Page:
an otoscope having an elongated gripping body; a hollow conical ear speculum, having a small outer end adapted to be placed in the ear canal of a patient, said ear speculum being transversely connected to a top end of the gripping body; a viewing means connected to said top end of the gripping body to provide a line of sight through said ear speculum; a light source which is directed through the ear speculum;
a fluid dispensing means which is removably attached to the otoscope for ejecting fluid through a speculum cover into the ear canal, the fluid dispensing means having a fluid dispenser housing for holding a fluid supply container and dispenser, the fluid dispenser housing for holding a fluid supply and dispensing container, the fluid dispenser housing being mounted on the gripping body of the otoscope and the ear speculum cover being attached onto the ear speculum of the otoscope wherein the speculum cover has a fluid delivery passageway with a first inlet connector for attaching tubing to form a fluid path from the fluid supply and dispensing container through the speculum cover for delivering fluid into the ear canal; and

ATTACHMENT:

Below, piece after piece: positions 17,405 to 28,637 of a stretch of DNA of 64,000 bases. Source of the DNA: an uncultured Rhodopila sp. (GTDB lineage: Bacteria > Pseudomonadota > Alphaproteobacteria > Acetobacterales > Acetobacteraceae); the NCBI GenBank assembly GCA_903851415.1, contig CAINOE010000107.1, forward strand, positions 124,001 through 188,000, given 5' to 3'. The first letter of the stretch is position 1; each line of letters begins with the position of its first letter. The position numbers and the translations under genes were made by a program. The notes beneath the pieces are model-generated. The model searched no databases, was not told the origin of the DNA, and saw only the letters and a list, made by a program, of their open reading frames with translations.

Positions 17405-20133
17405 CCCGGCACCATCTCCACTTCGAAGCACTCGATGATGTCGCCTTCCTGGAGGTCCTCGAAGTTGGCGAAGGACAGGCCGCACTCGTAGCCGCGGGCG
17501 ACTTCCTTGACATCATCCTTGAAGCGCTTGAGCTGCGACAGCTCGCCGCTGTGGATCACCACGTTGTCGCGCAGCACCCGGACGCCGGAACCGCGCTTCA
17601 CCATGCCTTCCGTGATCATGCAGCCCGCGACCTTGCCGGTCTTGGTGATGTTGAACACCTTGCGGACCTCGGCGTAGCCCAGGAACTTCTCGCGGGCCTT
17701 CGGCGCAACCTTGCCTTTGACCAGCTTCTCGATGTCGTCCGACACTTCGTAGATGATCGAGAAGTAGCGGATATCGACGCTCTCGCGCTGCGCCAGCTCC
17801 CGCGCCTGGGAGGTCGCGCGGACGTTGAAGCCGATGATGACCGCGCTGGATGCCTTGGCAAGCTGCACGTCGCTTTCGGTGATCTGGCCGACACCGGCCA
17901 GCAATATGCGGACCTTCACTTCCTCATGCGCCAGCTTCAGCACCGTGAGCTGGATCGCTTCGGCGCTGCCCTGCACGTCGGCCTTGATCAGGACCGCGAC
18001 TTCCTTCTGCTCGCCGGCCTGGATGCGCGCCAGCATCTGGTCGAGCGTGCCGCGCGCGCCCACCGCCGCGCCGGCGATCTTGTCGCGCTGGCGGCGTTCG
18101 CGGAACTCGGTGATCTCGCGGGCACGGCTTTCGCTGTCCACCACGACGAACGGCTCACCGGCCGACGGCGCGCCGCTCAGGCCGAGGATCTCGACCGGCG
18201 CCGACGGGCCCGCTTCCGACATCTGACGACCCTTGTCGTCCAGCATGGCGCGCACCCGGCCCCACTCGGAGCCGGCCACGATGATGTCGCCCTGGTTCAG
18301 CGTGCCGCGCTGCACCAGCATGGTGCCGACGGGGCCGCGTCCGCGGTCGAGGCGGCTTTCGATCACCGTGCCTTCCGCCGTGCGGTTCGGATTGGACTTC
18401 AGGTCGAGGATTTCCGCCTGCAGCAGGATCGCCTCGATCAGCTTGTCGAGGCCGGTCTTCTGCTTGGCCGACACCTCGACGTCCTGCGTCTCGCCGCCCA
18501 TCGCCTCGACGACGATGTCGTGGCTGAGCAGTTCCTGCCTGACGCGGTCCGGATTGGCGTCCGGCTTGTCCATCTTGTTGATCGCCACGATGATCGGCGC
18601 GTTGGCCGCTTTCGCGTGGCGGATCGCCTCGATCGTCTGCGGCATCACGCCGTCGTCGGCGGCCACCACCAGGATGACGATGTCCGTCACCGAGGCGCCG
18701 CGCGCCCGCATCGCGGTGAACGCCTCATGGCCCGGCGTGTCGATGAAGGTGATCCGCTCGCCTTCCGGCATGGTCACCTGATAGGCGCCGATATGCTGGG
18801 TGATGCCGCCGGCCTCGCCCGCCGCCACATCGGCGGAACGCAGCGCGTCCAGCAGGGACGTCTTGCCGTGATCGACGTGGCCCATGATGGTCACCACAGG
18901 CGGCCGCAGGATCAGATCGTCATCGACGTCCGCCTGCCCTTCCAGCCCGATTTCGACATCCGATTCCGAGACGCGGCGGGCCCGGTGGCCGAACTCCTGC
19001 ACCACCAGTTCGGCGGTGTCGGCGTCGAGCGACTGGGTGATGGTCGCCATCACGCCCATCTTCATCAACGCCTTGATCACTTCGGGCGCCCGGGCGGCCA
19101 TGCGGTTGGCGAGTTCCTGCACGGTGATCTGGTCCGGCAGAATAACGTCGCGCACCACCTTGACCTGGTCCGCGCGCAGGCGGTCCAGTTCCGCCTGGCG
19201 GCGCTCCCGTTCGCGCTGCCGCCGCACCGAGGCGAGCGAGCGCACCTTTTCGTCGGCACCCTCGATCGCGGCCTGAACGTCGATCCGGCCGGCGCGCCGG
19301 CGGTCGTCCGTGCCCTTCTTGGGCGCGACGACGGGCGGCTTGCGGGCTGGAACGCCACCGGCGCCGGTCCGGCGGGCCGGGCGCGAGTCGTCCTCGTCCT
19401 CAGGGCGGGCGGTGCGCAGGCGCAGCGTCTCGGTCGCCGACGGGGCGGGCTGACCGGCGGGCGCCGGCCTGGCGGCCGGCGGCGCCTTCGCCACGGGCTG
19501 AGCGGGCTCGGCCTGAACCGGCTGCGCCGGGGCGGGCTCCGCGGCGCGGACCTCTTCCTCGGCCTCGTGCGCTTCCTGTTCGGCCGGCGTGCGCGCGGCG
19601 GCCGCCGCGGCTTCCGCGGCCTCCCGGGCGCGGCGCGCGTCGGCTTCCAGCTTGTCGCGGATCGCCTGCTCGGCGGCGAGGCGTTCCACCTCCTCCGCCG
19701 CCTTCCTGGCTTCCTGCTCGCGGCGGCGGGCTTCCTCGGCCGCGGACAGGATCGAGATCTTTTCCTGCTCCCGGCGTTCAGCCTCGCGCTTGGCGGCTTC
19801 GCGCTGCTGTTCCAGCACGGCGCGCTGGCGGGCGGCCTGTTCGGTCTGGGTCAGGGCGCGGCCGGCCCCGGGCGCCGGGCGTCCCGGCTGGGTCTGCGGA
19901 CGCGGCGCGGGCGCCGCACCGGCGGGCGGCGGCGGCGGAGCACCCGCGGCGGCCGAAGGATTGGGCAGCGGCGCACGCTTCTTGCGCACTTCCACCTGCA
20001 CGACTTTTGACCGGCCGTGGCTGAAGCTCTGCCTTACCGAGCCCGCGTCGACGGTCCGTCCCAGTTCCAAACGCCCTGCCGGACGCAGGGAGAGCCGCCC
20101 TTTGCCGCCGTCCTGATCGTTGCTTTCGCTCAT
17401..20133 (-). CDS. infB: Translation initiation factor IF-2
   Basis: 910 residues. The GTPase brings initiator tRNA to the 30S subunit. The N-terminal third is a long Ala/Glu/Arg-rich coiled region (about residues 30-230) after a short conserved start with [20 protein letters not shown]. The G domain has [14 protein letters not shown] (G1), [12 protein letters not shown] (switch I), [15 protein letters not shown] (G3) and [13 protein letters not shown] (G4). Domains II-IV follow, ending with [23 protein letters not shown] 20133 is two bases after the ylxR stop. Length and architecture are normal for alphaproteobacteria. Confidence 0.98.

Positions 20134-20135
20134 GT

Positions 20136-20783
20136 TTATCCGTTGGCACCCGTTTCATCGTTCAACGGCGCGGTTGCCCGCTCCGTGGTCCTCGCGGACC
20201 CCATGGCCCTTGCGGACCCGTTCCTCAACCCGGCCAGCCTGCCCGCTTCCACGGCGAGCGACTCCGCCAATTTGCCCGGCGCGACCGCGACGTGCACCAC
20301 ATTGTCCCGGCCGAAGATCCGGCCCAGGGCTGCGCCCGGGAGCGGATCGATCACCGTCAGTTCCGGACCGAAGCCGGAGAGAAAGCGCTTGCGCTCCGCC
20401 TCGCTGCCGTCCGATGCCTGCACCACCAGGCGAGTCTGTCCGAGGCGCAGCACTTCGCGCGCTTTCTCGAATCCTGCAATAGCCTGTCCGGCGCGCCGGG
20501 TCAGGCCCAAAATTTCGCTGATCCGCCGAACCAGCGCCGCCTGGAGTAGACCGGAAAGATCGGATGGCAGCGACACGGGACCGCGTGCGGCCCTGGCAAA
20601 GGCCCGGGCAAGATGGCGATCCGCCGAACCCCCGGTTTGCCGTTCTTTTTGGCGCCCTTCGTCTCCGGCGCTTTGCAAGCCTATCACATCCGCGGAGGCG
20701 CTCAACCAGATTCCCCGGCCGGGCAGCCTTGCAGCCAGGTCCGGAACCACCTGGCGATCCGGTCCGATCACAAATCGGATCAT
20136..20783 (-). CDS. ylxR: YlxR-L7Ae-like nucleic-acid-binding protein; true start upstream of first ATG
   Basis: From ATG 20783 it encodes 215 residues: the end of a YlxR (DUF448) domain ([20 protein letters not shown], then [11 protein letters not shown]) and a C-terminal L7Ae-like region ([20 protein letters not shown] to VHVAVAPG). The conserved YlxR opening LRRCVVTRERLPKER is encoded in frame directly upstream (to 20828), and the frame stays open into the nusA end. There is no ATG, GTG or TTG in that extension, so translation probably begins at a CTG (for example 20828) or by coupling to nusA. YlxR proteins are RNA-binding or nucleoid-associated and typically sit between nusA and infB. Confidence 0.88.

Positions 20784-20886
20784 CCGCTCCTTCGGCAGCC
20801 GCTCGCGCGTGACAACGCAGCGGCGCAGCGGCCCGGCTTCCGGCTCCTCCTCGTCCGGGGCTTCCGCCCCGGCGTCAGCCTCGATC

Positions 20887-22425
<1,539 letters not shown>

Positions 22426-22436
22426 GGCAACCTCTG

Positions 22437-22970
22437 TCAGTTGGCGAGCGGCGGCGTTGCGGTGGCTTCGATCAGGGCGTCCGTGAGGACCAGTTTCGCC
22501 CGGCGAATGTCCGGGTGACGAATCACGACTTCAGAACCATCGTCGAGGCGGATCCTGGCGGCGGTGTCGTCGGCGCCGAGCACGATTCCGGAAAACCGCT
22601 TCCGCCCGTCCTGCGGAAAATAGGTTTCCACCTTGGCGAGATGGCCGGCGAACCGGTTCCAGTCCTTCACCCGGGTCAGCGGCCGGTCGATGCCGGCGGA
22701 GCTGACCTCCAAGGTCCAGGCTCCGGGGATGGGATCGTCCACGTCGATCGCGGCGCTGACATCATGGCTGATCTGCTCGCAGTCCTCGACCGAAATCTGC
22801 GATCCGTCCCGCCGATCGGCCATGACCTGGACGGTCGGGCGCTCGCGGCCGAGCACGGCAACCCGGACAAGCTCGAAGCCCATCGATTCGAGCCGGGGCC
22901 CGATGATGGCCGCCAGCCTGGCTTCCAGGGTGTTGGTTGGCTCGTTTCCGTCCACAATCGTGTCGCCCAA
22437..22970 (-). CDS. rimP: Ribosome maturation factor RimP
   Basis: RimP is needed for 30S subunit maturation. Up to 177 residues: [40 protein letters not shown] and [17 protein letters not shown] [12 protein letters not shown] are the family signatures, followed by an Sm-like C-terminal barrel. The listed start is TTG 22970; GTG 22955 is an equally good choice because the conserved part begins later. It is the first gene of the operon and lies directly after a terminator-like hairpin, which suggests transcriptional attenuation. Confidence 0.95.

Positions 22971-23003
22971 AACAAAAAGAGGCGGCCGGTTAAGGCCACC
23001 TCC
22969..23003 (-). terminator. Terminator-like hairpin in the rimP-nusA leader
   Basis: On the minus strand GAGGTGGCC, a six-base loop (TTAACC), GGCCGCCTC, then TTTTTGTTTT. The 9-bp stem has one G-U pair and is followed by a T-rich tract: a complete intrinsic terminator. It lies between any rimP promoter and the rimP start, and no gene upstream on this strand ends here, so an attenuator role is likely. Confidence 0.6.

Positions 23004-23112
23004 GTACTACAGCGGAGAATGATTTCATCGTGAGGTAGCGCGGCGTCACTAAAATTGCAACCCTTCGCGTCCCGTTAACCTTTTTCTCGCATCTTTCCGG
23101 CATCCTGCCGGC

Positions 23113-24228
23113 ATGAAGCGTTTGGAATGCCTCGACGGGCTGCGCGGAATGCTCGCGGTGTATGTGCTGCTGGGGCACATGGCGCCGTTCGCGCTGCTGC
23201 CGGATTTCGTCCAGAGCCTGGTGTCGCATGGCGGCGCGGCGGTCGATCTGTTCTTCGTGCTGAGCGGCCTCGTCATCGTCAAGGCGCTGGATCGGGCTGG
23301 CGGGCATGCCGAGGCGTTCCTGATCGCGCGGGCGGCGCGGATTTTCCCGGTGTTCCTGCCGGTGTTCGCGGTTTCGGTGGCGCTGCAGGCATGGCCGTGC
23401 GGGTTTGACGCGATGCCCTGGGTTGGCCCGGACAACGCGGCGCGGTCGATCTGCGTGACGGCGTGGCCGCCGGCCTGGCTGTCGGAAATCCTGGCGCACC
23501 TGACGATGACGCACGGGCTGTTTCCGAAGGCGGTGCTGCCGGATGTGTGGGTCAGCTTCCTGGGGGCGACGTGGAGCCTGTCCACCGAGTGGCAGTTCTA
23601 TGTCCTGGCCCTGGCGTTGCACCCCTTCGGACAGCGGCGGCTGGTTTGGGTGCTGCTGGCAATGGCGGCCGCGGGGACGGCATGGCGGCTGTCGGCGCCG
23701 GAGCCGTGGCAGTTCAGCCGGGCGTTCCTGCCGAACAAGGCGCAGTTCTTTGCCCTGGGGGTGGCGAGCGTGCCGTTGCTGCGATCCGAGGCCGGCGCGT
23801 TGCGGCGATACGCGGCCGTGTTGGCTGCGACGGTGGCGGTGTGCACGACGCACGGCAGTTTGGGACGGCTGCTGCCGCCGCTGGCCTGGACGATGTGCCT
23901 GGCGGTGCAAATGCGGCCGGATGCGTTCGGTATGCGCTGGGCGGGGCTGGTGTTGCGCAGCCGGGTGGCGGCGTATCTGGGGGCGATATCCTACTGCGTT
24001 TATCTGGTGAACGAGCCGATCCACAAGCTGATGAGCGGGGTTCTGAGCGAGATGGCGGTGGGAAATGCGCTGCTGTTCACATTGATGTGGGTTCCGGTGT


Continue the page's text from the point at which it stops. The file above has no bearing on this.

wherein the fluid dispensing means further comprises a fluid recovery means having a vacuum pump, a fluid and debris recovery container and a tube for connecting the fluid recovery container to a second vacuum connector on the speculum cover.
4. The otoscope kit of claim 3 wherein the fluid dispensing means is controlled by an actuator switch that is mounted in an opening of said gripping body.
5. The otoscope kit of claim 3 wherein the speculum cover is removably attached over the smaller outer end of the ear speculum.
6. The otoscope kit of claim 3 wherein the fluid recovery means is controlled by a second actuator switch mounted in an opening of the gripping body.
7. The otoscope kit of claim 3 wherein the speculum cover further comprises a second vacuum fluid passageway extending through the speculum cover from the second connector to the small outer end to form a fluid and debris recovery passageway for recovering fluid and debris from the ear canal back into the fluid recovery container.
8. The otoscope kit of claim 7 wherein the fluid delivery connector is positioned on an external surface of the speculum cover.
9. The otoscope kit of claim 8 wherein the fluid and debris recovery second connector is positioned on an external surface of the speculum cover.